- Parent Category: General Figure Skating
Well, there's a loaded question. You'll get lots of different answers to this. In my view, you want her to wear a helmet for as long as you can for as long as there is a high likelyhood of her hitting her head. The reality as that there will be a few areas of pressure to get her to remove it. First, as she builds up her skills and other kids stop wearing them she'll want to ditch it as well.
You'll also find that at some point, her coach will indicate that it is starting to become an issue. Depending on the type and weight of the helmet, it can affect their ability to spin and jump properly. Then there's just the fact that she's not going to go to a competition or show wearing a helmet so it's got to come off at some point.
CanSkate programs require kids to wear helmets so you can just say that “it's the rules”. If she complains that some other kids aren't wearing them, just tell her that those kids parents don't love them but you love her so the helmet stays on. Practically, she's going to want to ditch it by the time she is finished Canskate. My youngest daughter started private lessons while she continued to do her final badge of Canskate. I was a mean dad and I made her wear her helmet even when she was on Junior ice until she finished Canskate. I'm sure some people wondered what I was doing to the poor kid, but she was only 6. The Helmet was gone as soon as she had her Canskate 6 badge.
The risk of hitting your head when skating never goes away. Even experienced skaters fall and even though they all seem to develop a pretty good ability to keep their head from hitting the ice, it does happen from time to time. Ask experienced downhill skiers when they fall most often and they'll tell you that they never fall except when they're standing in the lift line. The same thing happens for skaters. Falls happen at the least expected times. Crowded training sessions increase the risk of collision as well. With lots of kids going every direction and jumping and some of them going backwards, it's going to happen and kids are going to hit the ice hard.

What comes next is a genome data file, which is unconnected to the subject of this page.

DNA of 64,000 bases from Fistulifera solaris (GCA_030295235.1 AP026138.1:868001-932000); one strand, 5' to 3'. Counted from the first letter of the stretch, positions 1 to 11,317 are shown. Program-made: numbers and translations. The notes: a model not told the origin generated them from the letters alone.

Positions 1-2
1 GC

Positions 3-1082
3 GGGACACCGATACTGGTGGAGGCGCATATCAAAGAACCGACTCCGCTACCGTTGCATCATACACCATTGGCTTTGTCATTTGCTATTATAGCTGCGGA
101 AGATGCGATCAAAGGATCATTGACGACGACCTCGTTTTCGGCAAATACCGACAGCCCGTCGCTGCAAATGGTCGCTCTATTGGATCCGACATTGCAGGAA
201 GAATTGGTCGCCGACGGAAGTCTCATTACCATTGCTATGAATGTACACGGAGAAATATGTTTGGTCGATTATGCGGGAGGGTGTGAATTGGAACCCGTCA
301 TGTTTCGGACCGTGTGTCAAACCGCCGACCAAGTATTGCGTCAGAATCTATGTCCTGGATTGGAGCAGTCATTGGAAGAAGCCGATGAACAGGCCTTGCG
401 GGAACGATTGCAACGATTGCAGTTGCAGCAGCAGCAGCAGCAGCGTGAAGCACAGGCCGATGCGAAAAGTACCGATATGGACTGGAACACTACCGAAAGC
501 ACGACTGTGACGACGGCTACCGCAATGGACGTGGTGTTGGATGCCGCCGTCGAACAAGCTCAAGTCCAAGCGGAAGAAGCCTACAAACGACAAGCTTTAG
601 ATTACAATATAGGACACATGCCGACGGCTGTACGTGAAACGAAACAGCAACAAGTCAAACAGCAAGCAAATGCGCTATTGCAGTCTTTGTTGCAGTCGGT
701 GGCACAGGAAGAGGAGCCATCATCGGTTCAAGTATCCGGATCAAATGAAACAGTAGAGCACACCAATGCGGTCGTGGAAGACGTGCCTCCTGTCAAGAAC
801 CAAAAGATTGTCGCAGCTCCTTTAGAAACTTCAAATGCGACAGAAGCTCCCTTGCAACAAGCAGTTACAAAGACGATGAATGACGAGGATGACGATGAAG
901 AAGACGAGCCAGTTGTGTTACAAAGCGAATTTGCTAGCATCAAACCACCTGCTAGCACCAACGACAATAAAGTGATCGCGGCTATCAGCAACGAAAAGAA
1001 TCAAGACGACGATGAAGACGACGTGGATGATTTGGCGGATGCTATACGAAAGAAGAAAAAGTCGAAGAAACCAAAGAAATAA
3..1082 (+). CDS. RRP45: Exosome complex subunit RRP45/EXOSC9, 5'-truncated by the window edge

I spoke to an emergency room physician who took up figure skating in her late 20s. She's a capable skater but she always wears a helmet on the ice and recommends it to everyone. So, try to keep the helmet on as long as possible but once your child is out of the learn-to-skate programs like CanSkate, the helmet won't stay on much longer.
In 2011, Skate Canada passed a rule that dictates that all CanSkaters must wear a helmet regardless of age. They also dictate that it must be a hockey helmet and not a skiing or cycling helmet. There was also some research done recently which found that skiing helmets were ineffective in preventing concussions with skaters falling and hitting their heads on the ice so a Hockey Helmet is the only recommended helmet for safe skating.
See also Figure Skating Helmets